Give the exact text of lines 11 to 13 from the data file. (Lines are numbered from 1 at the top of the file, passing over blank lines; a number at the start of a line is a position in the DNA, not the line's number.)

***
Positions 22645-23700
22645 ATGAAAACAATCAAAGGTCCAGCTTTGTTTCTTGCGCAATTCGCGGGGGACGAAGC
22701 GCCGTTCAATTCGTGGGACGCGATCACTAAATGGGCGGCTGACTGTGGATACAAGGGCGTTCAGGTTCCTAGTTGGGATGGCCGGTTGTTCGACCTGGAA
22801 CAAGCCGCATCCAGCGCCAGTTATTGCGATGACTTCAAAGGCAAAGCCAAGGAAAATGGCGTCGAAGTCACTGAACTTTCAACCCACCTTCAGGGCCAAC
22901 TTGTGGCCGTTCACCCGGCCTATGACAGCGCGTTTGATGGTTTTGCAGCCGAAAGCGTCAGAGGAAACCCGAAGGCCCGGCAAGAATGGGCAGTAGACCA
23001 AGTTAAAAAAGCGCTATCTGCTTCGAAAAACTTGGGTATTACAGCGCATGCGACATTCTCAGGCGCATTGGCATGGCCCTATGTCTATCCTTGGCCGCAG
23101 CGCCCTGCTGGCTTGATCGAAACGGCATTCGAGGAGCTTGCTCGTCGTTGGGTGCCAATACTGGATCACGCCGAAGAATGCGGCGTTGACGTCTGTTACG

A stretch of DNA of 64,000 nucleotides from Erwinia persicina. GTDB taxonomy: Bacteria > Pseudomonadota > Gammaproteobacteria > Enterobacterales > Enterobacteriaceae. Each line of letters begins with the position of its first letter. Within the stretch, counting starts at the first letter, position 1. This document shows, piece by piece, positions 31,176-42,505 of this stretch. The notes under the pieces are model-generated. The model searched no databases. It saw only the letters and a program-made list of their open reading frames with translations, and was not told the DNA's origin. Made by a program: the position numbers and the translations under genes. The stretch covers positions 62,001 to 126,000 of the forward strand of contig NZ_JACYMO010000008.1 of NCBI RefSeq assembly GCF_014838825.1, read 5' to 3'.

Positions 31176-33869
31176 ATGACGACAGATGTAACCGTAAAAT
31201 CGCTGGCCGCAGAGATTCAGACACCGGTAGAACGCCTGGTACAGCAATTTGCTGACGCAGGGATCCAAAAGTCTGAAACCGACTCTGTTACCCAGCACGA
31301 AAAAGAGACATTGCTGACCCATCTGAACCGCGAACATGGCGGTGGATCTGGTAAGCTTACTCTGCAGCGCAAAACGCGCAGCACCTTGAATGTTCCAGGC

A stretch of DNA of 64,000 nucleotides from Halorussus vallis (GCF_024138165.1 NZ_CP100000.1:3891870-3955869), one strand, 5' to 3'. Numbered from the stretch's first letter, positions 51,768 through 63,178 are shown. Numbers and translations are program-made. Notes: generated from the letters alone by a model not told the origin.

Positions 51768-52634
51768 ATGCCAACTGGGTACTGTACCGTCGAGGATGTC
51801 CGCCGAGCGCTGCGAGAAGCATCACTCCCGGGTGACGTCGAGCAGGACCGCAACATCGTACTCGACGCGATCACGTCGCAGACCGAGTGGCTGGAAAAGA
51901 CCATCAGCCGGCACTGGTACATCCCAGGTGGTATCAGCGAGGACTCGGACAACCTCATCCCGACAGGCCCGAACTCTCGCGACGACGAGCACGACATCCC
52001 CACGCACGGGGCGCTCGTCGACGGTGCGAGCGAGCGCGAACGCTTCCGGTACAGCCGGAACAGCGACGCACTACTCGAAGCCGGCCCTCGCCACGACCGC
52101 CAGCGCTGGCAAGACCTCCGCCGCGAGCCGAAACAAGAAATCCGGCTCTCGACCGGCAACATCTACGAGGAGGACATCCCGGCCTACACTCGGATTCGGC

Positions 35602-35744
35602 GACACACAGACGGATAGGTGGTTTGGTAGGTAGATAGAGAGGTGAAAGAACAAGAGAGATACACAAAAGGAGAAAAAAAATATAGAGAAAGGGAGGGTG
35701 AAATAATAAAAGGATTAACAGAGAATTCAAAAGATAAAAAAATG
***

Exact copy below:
31201 CGCTGGCCGCAGAGATTCAGACACCGGTAGAACGCCTGGTACAGCAATTTGCTGACGCAGGGATCCAAAAGTCTGAAACCGACTCTGTTACCCAGCACGA
31301 AAAAGAGACATTGCTGACCCATCTGAACCGCGAACATGGCGGTGGATCTGGTAAGCTTACTCTGCAGCGCAAAACGCGCAGCACCTTGAATGTTCCAGGC

A stretch of DNA of 64,000 nucleotides from Halorussus vallis (GCF_024138165.1 NZ_CP100000.1:3891870-3955869), one strand, 5' to 3'. Numbered from the stretch's first letter, positions 51,768 through 63,178 are shown. Numbers and translations are program-made. Notes: generated from the letters alone by a model not told the origin.